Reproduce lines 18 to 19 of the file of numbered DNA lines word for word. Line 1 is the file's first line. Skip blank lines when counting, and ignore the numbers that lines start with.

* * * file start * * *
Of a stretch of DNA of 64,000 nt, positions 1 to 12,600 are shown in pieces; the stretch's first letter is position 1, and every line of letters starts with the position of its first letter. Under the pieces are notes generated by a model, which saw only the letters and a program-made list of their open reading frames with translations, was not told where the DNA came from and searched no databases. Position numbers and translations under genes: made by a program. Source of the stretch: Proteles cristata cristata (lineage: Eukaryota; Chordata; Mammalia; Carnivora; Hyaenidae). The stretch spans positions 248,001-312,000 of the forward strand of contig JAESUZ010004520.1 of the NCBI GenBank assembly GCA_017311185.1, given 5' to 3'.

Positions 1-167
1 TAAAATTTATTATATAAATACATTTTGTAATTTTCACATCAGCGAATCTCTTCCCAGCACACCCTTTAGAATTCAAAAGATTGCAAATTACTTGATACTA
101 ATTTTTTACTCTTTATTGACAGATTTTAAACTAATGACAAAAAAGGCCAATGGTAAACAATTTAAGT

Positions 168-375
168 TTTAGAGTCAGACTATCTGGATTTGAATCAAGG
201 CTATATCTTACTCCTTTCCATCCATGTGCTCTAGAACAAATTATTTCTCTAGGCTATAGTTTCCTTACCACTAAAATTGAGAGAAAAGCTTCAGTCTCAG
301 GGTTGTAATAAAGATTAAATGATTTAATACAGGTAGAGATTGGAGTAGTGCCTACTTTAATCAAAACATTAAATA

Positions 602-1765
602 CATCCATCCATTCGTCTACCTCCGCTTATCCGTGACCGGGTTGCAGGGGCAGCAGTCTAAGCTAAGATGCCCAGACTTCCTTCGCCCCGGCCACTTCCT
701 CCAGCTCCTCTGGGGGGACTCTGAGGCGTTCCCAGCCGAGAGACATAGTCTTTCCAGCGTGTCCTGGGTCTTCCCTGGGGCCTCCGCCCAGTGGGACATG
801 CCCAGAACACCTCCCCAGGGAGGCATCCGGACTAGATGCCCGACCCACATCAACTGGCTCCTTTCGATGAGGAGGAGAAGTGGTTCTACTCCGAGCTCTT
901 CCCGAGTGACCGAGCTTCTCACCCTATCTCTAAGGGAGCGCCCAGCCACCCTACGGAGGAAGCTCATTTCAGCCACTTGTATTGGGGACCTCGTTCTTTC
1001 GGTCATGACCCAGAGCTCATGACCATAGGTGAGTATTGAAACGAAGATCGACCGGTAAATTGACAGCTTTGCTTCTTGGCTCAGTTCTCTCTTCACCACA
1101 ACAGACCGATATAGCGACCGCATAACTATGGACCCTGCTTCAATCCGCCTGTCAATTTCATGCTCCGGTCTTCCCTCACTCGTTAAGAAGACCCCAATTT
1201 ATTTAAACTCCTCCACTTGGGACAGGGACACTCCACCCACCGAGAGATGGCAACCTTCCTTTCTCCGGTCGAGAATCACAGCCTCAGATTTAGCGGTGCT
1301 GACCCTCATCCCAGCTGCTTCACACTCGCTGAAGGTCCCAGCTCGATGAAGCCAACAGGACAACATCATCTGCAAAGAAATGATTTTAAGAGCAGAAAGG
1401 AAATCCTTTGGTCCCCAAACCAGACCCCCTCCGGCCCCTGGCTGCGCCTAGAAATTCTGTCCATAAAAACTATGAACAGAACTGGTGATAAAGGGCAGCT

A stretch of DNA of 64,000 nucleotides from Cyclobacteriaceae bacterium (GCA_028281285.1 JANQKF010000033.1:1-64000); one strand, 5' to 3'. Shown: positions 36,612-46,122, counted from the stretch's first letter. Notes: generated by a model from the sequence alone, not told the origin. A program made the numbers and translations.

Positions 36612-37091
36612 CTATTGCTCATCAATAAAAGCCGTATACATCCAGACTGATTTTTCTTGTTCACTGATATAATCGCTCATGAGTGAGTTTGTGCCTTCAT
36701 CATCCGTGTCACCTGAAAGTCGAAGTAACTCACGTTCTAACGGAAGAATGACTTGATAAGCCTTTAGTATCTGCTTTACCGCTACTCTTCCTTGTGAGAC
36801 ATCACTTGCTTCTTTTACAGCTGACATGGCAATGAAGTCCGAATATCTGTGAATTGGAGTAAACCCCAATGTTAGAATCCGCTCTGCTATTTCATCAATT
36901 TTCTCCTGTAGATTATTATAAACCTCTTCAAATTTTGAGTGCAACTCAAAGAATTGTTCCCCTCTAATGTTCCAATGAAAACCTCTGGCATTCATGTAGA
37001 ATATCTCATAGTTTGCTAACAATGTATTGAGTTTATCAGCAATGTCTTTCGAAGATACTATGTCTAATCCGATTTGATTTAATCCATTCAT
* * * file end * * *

1401 AAATCCTTTGGTCCCCAAACCAGACCCCCTCCGGCCCCTGGCTGCGCCTAGAAATTCTGTCCATAAAAACTATGAACAGAACTGGTGATAAAGGGCAGCT

A stretch of DNA of 64,000 nucleotides from Cyclobacteriaceae bacterium (GCA_028281285.1 JANQKF010000033.1:1-64000); one strand, 5' to 3'. Shown: positions 36,612-46,122, counted from the stretch's first letter. Notes: generated by a model from the sequence alone, not told the origin. A program made the numbers and translations.